At the kitchen table, he started to sketch on a piece of notebook paper he ripped out of his binder. In no time, he had completed three panels of a new comic. Entirely forgetting about dinner, he used colored pencils and a black fine-tip pen to make cross-hatching and box outlines. By portraying his mother as a Chinese Empress Dowager who had piles of artwork on scrolls that she had confiscated from her subjects stacked high on each side of her throne, he got some of his frustrations out.

The principal made an appearance, too. Ricky characterized him as a huge, angry bird trying to break out of its gilded cage, and in the third panel he drew the Monkey King as a kung-fu hero flying in from behind to slay them both. He left three white bursts around the hero to pen in, FWACK! POW! BAM! On the next page, he started to sketch in a full panel to show the Monkey King distributing the scrolls to the throngs of peasants who had

* * * * *

The next day, Ricky woke up early and snuck out of the house before his mother woke up. He cut school and took the Staten Island Ferry into Manhattan with all the commuters. Usually when he snuck into the city, he went on a Saturday and hung out in Chinatown at the martial arts store, admiring the weapons and checking out the kung-fu magazines. But it was day one of the annual New York Comic Con and he thought he’d try his luck at getting in.

The doors didn’t open until 10 o’clock so he decided to walk all the way from the ferry terminal up to 34th Street to kill some time. He didn’t have a badge so he had no idea if he’d be able to get in. Badges were fifty-five dollars and he had a little over eight dollars in his pocket.

It was a chilly October morning. The Javits Center was close to the Hudson and the winds from the river chilled him to the bone. He decided to warm up with a hot coffee and butter roll from the food truck on the street.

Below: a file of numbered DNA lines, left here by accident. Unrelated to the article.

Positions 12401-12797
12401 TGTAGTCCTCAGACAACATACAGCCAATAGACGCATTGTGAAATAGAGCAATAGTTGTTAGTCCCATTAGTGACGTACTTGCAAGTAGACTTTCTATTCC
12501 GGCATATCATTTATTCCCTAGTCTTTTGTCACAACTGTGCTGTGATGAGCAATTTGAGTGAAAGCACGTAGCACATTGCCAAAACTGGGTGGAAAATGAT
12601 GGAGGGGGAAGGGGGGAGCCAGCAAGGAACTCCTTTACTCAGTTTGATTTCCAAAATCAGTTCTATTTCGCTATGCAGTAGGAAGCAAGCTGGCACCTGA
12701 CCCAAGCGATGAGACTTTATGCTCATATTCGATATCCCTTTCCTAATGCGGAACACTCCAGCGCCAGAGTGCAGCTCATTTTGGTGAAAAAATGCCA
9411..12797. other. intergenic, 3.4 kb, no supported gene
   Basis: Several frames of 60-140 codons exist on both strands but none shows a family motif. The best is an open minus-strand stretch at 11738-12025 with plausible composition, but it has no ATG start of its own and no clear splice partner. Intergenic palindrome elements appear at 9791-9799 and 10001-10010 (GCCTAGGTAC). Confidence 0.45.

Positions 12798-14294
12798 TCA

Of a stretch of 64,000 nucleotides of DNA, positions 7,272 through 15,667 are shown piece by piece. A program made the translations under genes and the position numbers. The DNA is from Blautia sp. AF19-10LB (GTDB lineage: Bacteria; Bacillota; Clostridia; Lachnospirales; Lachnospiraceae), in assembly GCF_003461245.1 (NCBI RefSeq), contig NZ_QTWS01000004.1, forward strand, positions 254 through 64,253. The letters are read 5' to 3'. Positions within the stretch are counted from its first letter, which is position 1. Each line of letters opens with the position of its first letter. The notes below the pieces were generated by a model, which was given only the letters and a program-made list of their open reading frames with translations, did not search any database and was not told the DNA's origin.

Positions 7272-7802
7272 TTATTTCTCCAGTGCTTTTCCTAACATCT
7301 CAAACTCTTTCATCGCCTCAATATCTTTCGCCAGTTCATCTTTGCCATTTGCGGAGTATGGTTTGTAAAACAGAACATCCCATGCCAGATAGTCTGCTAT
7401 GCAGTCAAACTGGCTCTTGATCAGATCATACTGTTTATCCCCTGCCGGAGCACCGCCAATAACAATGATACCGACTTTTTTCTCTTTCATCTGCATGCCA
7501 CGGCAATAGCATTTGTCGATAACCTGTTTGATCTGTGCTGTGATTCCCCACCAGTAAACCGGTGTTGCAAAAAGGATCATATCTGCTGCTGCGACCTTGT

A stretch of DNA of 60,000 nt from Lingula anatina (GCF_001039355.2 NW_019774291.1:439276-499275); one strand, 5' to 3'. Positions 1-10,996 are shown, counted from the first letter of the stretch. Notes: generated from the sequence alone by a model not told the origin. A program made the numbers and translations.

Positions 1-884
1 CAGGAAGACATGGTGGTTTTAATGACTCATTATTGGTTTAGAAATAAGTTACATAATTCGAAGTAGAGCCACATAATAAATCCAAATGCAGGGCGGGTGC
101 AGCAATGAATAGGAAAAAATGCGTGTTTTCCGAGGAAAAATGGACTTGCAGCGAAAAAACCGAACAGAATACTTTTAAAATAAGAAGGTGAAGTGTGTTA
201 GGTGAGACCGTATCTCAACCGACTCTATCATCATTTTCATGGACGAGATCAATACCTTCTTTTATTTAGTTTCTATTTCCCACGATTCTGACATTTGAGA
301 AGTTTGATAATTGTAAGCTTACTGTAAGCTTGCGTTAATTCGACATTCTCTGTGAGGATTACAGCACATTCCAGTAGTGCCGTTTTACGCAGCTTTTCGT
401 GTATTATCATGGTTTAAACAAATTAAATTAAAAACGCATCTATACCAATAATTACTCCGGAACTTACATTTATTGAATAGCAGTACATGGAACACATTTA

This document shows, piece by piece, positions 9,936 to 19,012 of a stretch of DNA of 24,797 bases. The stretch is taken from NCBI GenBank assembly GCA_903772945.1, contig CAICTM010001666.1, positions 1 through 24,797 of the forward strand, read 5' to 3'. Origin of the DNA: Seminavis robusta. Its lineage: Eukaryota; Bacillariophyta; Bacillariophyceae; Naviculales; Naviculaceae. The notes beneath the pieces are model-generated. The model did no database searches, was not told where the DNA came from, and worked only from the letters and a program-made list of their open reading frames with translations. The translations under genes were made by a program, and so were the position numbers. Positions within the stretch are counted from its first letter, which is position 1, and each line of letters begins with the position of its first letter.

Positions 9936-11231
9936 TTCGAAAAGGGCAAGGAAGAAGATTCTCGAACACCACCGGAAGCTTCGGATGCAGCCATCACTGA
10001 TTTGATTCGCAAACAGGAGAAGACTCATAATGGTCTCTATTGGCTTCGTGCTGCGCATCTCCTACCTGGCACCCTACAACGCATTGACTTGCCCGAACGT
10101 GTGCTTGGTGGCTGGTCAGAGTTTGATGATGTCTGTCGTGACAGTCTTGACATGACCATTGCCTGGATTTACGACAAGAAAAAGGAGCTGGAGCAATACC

Give me a coffee light and sweet with a roll.”

The vendor handed him a roll wrapped in foil and a coffee.

That’ll be two bucks kid.”

Ricky dug into his pocket, pulled out his wad and peeled off two singles. He found a sunny corner that wasn’t windy and leaned against the wall to eat his breakfast alone. People were starting to arrive for the Comic Con and he wondered how he would manage to get in. Every single person who entered had a badge hanging from a lanyard. There was no way he was going to get through the doors. So he thought he’d hang around the will-call window and see what he could do. He got in line and thought he’d try his luck. When it was his turn he leaned up to the round hole cut in the window and said, “Do you have a ticket for Ricky Perez?”

Ralph Perez? Yeah, two tickets. You with an adult?”

Ricky got hopeful. Maybe he could pass for Ralph. “Um. My father’s parking the car. He told me to pick up the tickets.”

You need ID, kid. Step aside until your father’s here. No unaccompanied children allowed in.”

That was a fleeting moment of hope that he knew would not return. His luck had run out and it was only 10:15 a.m. He watched while the next guy stepped up and picked up two badges. He looked over at Ricky and said, “It’s going to be a great con this year. See you inside.”

Right. See you inside. Fat chance. Ricky’s hopes of getting a badge were slim to none so he thought he’d try to slip by security at one of the entry points. He hung around watching the throngs arrive all with badges swinging from their necks. It was a Thursday and he was practically the only school-age fan there. Sure, a few kids passed through the gates but they were all accompanied by their parents.

A man with two young kids in tow, a little boy and a girl, approached Ricky and said, “You okay?”

That took him by surprise. “What?”

Sorry, but I saw you standing there all alone. Are you lost?”

Oh, no. Not lost. I came alone and thought I’d be able to get in, but no luck. I can’t even get a badge.”

Yeah, that’s a tough one. Sold out?”

Not enough money.”

The man’s phone rang. “Gotta take this. Good luck,” he said then took his family off to the side to answer his phone.

Ricky slipped into the crowd that had clogged the entry points hoping he’d be able to get by security. He was tall for his age so he stood out.